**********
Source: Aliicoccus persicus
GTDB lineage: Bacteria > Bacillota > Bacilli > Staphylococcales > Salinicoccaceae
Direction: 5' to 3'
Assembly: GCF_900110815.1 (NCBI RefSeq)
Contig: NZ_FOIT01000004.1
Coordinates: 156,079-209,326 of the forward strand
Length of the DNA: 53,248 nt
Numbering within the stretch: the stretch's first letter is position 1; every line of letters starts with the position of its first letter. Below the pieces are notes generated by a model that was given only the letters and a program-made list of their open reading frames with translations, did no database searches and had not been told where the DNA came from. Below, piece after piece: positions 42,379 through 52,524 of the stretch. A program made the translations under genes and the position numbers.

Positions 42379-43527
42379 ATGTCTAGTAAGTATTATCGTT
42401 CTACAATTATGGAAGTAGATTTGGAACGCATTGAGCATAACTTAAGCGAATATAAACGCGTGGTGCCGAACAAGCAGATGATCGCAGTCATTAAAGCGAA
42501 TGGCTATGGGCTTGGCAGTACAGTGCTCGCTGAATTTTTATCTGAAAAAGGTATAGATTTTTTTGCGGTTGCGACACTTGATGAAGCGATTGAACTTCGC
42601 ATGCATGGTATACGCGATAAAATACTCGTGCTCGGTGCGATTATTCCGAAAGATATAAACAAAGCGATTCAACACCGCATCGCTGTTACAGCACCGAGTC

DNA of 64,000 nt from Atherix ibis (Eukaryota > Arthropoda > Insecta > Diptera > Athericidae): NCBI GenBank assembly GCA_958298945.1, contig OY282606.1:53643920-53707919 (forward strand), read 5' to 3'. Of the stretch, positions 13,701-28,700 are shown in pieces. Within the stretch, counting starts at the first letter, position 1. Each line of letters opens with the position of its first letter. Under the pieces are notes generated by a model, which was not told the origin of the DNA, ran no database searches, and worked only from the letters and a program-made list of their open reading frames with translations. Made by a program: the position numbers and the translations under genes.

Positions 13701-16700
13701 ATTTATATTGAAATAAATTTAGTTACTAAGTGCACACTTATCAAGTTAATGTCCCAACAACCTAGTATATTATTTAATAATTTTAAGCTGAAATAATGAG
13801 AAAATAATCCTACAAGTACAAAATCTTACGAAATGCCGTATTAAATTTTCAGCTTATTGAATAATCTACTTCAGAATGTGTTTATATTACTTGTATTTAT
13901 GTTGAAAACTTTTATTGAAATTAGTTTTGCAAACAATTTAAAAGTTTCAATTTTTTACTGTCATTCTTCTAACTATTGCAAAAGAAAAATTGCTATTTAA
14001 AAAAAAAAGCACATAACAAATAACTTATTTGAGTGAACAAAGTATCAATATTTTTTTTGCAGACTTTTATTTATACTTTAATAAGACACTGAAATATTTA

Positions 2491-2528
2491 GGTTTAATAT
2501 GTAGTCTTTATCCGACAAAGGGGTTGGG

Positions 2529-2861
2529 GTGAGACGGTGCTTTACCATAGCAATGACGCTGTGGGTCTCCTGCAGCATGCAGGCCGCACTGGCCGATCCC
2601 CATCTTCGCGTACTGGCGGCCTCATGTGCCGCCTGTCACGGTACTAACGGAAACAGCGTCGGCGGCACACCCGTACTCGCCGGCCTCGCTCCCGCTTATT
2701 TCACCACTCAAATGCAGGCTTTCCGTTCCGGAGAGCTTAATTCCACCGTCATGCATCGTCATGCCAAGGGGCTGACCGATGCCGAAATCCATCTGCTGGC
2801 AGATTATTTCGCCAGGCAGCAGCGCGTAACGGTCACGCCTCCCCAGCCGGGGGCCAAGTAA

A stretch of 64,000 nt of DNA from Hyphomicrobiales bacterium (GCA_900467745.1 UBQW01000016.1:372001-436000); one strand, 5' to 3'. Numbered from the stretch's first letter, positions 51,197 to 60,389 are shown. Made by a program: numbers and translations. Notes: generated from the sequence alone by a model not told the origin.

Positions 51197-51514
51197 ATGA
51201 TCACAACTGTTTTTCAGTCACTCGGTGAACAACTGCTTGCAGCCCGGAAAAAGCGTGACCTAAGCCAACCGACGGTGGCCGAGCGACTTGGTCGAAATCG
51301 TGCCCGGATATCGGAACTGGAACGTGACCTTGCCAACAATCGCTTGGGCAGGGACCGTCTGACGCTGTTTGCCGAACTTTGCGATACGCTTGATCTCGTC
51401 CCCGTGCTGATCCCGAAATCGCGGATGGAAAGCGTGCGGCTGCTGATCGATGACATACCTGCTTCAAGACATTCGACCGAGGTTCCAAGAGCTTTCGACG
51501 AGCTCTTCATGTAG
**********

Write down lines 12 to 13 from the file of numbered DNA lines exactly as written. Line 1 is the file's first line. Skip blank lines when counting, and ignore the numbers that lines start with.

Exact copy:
42501 TGGCTATGGGCTTGGCAGTACAGTGCTCGCTGAATTTTTATCTGAAAAAGGTATAGATTTTTTTGCGGTTGCGACACTTGATGAAGCGATTGAACTTCGC
42601 ATGCATGGTATACGCGATAAAATACTCGTGCTCGGTGCGATTATTCCGAAAGATATAAACAAAGCGATTCAACACCGCATCGCTGTTACAGCACCGAGTC